25th Sunday in Ordinary Time
Wis 2:12, 17-20; Jam 3:16-4:3; Mk 9:30-37
Something that connects all three of our readings this morning is the presence or absence of team spirit. In sports you have some things where a player competes as an individual. I’m thinking of something like a marathon or a triathlon. Maybe even something like Nascar or horse racing, but the race car driver would have his pit crew, and the jockey would have the people who feed, groom, and own the horse. In other sports the athletes compete as individuals but they’re also part of a team, like swimming or track. It’s sort of a semi-team situation. A person can be all focused on himself and making himself look good, and it only incidentally helps the team by adding more points. Then there are sports where having a good team spirit is essential. If I was a basketball player who only cared about myself and how many points I scored at the end of the game, I would hog the ball all the time and never pass it to a teammate. The same would be true in something like soccer. If I never passed the ball and only looked for opportunities to score a goal myself, it would seriously hurt the team. Individualism and narcissism do not mix well in sports like soccer and basketball.
I would like to build on this last model to demonstrate the lesson we can learn from today’s readings. In the gospel passage we heard about the apostles arguing among themselves about who was the greatest. That does not sound like healthy team spirit but rather individuals competing among themselves as individuals – each one looking out for his own personal glory. Jesus corrects them by saying, “If anyone wishes to be the first, he shall be the last of all and the servant of all.” This attitude of service and self-sacrifice is much more healthy for the group as a whole. And Jesus demonstrates it in a personal way in the first part of the gospel reading when he told his disciples, “The Son of Man is to be handed over to men and they will kill him.” He was willing to sacrifice his own life for the sake of the many. That is team spirit to a heroic degree.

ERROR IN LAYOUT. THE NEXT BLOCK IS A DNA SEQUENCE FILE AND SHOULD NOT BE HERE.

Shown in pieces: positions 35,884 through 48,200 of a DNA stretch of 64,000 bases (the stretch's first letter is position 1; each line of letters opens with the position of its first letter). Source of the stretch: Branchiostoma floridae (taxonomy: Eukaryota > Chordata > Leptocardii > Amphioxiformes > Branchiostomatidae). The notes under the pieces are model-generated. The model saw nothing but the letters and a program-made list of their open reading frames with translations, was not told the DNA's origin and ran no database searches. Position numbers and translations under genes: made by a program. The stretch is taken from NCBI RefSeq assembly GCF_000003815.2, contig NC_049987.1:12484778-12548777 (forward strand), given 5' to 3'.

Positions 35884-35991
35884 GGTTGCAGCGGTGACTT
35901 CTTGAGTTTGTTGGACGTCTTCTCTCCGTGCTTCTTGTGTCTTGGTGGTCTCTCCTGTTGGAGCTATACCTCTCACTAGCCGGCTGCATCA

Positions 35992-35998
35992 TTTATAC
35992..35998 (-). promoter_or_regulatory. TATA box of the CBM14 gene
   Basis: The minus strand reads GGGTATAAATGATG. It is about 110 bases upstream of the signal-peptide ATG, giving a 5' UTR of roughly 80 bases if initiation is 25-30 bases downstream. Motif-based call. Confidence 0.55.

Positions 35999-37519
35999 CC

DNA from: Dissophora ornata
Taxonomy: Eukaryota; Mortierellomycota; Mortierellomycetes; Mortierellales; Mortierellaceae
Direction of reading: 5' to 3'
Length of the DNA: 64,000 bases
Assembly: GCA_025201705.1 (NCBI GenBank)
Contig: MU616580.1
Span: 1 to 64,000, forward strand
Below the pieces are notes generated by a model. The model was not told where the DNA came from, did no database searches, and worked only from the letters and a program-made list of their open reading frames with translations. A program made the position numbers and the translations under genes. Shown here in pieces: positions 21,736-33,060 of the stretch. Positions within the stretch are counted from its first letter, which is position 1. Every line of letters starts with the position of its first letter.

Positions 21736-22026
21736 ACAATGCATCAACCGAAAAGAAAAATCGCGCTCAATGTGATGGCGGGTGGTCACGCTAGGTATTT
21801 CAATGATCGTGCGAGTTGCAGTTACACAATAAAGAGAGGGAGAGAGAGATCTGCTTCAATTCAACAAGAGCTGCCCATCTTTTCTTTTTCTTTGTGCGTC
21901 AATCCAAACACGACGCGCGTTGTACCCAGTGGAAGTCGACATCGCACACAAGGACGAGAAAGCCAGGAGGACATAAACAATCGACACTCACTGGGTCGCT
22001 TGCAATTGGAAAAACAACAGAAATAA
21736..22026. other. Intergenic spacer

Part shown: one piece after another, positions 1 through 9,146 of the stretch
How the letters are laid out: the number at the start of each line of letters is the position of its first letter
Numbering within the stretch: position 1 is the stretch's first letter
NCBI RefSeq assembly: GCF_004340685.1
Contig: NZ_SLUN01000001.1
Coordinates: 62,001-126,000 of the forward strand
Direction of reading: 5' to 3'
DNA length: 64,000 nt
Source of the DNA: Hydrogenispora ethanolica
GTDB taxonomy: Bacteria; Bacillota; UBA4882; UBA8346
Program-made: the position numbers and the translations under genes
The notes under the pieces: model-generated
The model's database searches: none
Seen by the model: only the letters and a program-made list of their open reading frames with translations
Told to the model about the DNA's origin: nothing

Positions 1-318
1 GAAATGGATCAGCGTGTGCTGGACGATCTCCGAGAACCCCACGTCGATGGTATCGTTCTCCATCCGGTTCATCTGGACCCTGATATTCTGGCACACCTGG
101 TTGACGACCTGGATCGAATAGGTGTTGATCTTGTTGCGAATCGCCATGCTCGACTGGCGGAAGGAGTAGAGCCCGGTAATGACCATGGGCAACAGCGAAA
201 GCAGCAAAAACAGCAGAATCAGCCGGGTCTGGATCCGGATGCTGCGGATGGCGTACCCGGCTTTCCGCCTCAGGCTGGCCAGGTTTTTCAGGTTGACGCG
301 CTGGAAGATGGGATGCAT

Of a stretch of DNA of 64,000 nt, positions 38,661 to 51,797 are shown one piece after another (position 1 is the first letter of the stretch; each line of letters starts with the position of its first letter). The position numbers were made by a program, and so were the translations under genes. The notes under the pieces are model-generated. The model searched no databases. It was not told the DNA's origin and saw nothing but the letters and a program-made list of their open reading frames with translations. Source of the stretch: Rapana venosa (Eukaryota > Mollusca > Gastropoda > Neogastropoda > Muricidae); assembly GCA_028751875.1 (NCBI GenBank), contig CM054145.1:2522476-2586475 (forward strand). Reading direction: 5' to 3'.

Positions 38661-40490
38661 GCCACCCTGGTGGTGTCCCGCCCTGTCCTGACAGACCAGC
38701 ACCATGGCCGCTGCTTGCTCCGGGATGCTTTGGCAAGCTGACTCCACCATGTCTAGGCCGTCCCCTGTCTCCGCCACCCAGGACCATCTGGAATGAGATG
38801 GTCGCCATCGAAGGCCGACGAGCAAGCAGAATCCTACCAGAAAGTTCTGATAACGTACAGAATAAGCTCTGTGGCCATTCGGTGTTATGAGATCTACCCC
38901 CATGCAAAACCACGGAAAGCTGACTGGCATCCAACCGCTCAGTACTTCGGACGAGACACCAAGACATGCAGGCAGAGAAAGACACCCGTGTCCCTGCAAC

Team spirit sees things as a “we.” Where there are divisions we encounter attitudes of “me against him” or “us against them.” These divisions do not come from God. God is all about unity, and the closer we get to God, the closer we will feel toward our fellow man. Division and disunity always bear the hand print of the devil. Satan loves to divide and conquer, or just to divide and stir up discord and hatred and wars. When people are at peace and cooperating with one another it bugs the heck out of him. Which spirit do you hear in these lines from our first reading? “Let us beset the just one, because he is obnoxious to us; he sets himself against our doings, reproaches us for transgressions of the law and charges us with violations of our training.” And further, “With revilement and torture let us put the just one to the test that we may have proof of his gentleness and try his patience. Let us condemn him to a shameful death.” Certainly, these lines sound more like disunity than unity. And the just one showed a healthy team spirit, a healthy family spirit, a healthy clan spirit when he pointed out their transgressions to them. He had the well-being of the whole group in mind and didn’t want these malefactors or anyone else among the people to be led astray. And of course this “just one” was a type of Christ, who was willing to lay down his life for the redemption of the world. Those in Israel who were all about their own interests were threatened by him and intent on finding a way to destroy him.